“We’ve worked hard through our careers as coaches, my career as a coach, to do things with integrity,” Riley said last week at Pac-12 media day. “I think we’ve largely done that throughout my career. When someone challenges that with no facts and just only emotion, yeah, I mean, I think you take it personally. Absolutely you do.”

Addison’s move might have been the biggest transfer of the college football offseason if not for the move of his new quarterback, Caleb Williams, from Oklahoma to USC. Williams and Addison are both from the Washington, D.C., area, but Addison said they were no more than vague acquaintances until he chose the Trojans.

Williams’ talent has been obvious in USC’s offseason workouts, but Addison missed spring ball. He has participated in player-led practices this summer, and the Trojans are already impressed.

“He’s a freak of nature,” said running back Travis Dye, a transfer from Oregon. “That man can run like a gazelle. I’m excited to go out and watch him in pads.”

Addison said he hasn’t communicated with Narduzzi or former Pitt quarterback Kenny Pickett since he left. Pickett is in the NFL, and last season’s offensive coordinator and receivers coach have also left Pitt — yet Addison’s decision to try another school was still framed as a betrayal by many fans.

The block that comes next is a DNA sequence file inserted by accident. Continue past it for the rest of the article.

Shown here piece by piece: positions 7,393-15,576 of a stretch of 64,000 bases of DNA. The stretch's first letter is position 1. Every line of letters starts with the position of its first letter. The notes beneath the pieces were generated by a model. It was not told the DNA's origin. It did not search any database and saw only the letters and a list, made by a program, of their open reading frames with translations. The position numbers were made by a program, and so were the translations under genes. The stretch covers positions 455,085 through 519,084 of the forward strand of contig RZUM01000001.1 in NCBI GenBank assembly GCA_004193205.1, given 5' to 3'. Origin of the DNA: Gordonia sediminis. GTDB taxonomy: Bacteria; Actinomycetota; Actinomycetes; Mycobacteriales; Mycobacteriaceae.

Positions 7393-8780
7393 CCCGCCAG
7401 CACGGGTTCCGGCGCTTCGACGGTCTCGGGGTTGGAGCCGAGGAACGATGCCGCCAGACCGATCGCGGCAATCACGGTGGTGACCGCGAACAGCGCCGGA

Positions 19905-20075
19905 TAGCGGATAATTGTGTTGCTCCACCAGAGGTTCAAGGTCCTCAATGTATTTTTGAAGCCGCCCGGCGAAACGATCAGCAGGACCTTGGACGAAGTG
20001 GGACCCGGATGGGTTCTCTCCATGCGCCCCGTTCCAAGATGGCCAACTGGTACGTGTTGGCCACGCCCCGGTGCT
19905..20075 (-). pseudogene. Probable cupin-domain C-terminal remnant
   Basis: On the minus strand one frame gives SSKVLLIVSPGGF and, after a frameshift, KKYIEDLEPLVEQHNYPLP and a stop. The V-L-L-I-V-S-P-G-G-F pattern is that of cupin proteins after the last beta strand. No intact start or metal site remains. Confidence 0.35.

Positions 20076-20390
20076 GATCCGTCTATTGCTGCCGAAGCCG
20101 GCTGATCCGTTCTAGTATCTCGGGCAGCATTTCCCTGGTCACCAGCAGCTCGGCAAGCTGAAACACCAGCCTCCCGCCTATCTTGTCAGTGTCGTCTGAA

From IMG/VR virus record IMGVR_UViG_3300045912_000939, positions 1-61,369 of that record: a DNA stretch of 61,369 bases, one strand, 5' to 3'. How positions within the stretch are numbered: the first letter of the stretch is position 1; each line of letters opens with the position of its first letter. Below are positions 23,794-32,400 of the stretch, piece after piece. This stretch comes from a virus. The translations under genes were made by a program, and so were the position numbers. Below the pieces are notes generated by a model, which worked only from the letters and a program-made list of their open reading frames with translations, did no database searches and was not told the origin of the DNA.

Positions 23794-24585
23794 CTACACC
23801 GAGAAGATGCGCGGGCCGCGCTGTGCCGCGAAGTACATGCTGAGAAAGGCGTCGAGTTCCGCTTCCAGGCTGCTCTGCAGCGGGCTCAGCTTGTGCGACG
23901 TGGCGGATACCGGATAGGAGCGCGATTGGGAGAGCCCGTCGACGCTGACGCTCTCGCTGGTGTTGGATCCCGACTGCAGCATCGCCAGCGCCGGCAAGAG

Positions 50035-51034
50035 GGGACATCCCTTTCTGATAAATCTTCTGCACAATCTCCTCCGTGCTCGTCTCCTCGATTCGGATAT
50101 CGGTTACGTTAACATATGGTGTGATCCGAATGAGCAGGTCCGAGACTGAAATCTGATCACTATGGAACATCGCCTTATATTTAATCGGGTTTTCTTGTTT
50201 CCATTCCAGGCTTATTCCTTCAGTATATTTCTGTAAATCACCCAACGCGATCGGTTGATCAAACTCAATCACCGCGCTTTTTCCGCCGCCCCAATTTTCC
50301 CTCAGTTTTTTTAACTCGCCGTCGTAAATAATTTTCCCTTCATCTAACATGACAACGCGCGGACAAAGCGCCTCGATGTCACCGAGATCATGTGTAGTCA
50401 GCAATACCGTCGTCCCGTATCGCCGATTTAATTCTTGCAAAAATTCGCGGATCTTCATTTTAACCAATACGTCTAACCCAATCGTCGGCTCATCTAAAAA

Instead, Addison said he was attracted by the chance to play for Riley at a hopefully revitalized college powerhouse.

“Just me already knowing Lincoln’s history and what he did with some great receivers, that’s No. 1,” Addison said. “And just to see how the change was going here and the rebuilding process. I’m just glad to be out here.”

Addison even gets to wear his preferred No. 3 jersey after a conversation with Heisman Trophy winner Carson Palmer, who gave his blessing to unretire his former number.

Addison hasn’t been to the beach or many hot spots since arriving in LA, but he met at least one celebrity: He has worked out with Marqise Lee, the USC receiver who won the Biletnikoff in 2012 before playing for the Jacksonville Jaguars.

Since he’s likely only in town for one year, Addison has told his new teammates he’ll make the most of it.